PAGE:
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Lykhaeon - Opprobrium review

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Band: Lykhaeon
Album: Opprobrium
Release date: July 2021

01. Opprobrium
02. A Stain Upon Celestial Rule
03. Abducting The Seed
04. Descent Into Ruinous Splendor
05. Scorching The Wings Of Destiny
06. The Whorish Arrogance Of Immortals
07. To Salvage The Seed

I think we've underestimated the Swiss. You were supposed to be neutral!

You might remember from my review of Ungfell's latest album that I did quite lament my hitherto lack of interest in the swiss scene outside of the Darkspace and Co. groups. But the the "Helvetic Underground Committee" came along. My first encounter was, then unknowingly, Death. Void. Terror.'s To The Great Monolith and Ungfell's Mythen, Mären, Pestilenz, another batch of albums I regret not having the mental bandwidth to review. However the latter was followed up by Es Grauet, which increased my interest enough for a review, which was a good opportunity for me to dive deeper. Needless to say, I was pretty excited for the new Lykhaeon album.

But full disclosure ahead. I have not listened to any other Lykhaeon album, and I've latched on to this one because the band is now a due that includes an Ungfell member (and a session drummer). But then again, the Bandcamp page mentions that "this is the first - and thus far only - release that sounds how Lykhaeon should sound." So I'll take their word for it and instinctively draw more parallels to Es Grauet than to Tanz Der Entleibten. And though they're both black metal albums, they couldn't be more different. Well, they could be, but the differences are staggering. To put it simply, Opprobrium is dense, haunting, ritualistic and ominous.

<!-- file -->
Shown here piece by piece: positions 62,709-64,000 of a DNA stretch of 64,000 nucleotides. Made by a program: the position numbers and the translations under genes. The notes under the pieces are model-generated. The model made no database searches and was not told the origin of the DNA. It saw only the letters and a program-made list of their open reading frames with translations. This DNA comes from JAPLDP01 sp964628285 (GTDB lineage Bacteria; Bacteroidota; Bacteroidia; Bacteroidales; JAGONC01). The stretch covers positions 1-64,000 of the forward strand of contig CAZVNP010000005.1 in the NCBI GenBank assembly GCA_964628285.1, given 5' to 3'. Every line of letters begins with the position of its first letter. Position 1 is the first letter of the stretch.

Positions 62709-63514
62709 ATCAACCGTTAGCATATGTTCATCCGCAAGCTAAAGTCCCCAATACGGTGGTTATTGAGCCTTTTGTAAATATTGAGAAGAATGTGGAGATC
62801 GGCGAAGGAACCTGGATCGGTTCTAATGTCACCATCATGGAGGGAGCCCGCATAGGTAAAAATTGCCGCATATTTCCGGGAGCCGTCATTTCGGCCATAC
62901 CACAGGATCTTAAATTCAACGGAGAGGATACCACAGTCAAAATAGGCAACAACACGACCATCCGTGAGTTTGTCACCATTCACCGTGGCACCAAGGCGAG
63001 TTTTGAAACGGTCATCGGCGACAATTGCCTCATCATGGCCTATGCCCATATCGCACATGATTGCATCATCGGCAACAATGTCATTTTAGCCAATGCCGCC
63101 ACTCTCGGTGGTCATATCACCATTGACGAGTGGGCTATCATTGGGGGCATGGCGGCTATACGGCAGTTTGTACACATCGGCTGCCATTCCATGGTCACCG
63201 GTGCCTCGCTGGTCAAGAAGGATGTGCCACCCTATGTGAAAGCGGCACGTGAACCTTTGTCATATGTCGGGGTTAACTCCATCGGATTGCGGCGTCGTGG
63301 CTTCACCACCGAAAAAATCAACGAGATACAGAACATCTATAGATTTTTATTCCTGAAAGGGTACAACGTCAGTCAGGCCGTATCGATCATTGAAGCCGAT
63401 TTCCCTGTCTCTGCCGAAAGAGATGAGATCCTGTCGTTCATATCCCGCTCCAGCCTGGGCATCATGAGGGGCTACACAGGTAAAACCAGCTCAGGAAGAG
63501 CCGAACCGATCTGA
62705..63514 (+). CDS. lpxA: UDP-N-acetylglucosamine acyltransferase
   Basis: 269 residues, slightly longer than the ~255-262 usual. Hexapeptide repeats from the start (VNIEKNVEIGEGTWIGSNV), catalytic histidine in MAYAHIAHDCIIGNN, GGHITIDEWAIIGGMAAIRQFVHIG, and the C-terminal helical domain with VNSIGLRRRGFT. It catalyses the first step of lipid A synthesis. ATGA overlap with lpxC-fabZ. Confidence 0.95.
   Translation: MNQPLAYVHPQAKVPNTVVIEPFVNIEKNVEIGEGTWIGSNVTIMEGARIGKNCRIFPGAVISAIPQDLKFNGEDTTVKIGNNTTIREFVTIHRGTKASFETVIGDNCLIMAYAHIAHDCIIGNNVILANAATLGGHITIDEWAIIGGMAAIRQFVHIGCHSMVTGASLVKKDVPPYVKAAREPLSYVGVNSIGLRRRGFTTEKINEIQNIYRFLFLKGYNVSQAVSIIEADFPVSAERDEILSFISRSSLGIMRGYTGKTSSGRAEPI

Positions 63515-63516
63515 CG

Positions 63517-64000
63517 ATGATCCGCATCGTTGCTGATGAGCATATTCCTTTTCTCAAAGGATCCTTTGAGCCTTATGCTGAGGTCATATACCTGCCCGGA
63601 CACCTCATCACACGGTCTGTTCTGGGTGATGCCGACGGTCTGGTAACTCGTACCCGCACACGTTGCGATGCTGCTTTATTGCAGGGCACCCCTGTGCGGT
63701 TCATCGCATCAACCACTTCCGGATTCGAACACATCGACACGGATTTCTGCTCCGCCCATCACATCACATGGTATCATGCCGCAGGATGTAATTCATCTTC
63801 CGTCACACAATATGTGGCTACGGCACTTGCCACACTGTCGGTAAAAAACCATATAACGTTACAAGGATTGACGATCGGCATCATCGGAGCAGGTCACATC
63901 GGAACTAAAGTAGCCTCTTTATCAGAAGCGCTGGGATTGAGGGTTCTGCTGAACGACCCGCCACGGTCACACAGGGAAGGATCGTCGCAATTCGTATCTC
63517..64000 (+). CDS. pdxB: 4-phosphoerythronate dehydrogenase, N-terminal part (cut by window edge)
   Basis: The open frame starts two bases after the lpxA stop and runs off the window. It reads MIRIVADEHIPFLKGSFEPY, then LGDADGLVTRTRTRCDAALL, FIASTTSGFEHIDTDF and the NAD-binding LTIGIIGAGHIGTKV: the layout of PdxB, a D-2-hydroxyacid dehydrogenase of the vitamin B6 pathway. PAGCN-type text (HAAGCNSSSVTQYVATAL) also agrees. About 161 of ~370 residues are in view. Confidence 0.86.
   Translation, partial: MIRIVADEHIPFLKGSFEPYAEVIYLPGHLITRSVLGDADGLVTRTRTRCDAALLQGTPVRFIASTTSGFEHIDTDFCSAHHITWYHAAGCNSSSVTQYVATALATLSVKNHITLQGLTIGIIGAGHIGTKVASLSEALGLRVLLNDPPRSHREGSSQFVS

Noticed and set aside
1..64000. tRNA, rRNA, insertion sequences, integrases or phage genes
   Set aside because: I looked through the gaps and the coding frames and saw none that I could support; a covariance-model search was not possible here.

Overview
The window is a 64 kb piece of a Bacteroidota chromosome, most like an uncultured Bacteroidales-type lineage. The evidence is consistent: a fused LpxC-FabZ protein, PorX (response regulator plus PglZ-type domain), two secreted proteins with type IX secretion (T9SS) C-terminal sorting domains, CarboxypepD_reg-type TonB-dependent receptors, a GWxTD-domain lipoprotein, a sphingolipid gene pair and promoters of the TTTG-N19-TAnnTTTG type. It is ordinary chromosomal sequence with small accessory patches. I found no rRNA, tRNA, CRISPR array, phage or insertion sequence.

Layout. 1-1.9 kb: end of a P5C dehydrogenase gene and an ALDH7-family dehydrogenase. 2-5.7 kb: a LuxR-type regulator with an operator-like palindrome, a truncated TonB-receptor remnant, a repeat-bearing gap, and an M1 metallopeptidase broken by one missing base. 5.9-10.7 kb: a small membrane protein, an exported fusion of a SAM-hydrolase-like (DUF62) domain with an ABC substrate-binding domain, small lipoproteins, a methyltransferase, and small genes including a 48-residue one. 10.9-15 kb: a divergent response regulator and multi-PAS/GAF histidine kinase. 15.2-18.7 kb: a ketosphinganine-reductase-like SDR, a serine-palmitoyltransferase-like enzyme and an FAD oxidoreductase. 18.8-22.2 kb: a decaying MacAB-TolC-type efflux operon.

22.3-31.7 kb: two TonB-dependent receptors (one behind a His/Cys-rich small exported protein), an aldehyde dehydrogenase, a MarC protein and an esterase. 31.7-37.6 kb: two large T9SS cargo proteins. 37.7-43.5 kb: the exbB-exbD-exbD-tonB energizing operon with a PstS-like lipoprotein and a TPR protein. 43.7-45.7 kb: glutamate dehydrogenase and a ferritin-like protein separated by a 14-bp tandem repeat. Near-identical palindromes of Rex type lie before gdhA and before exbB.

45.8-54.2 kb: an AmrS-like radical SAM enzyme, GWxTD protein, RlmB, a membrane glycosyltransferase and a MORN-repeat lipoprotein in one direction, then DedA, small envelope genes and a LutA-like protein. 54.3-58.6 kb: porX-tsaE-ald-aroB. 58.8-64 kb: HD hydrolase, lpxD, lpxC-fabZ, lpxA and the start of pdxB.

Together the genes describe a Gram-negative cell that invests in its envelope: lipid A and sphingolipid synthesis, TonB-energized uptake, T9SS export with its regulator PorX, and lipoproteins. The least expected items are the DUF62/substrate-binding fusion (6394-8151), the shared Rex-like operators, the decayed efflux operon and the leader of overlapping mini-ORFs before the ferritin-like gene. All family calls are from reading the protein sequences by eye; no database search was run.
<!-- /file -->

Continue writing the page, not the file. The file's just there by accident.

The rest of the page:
With Greek mythology once again taking center stage as lyrical theme, specifically the story of Hades kidnapping Persefone, Opprobrium's spin on the myth is one that showcases a mystical gloom to it. There's an immense attention to detail in the textures and the melodies on this record, along with its dual vocal approach from the two members, and the extra instrumentations and choirs, so that, even with some uneven mixing at times, it manages to create a truly enthralling atmosphere. There are plenty of moments where the pummeling takes a full-stop to allow for some droning ritualistic ambiance that somehow never releases the gathered tension. "Tense" is a really fitting word here.

There are plenty of death and doom metal influences seeping in, both of them in terms of how extreme metal relates to its oppressive atmosphere, so think Teitanblood and Shape Of Despair. Each of them blended into a concoction where being oppressive takes precedent over anything else. I've already mentioned the "full-stop" moments, but every choice from the production to the genre mixture to the riffing seems to indicate the emphasis on atmosphere. It's as hypnotic as you'd want ritualistic black metal to be, where it being pummeling or memorable seem like addendums rather than the main story.

And now, I wish this was not the only release that sounds how Lykhaeon should sound.

Written on 06.08.2021 by Doesn't matter that much to me if you agree with me, as long as you checked the album out.

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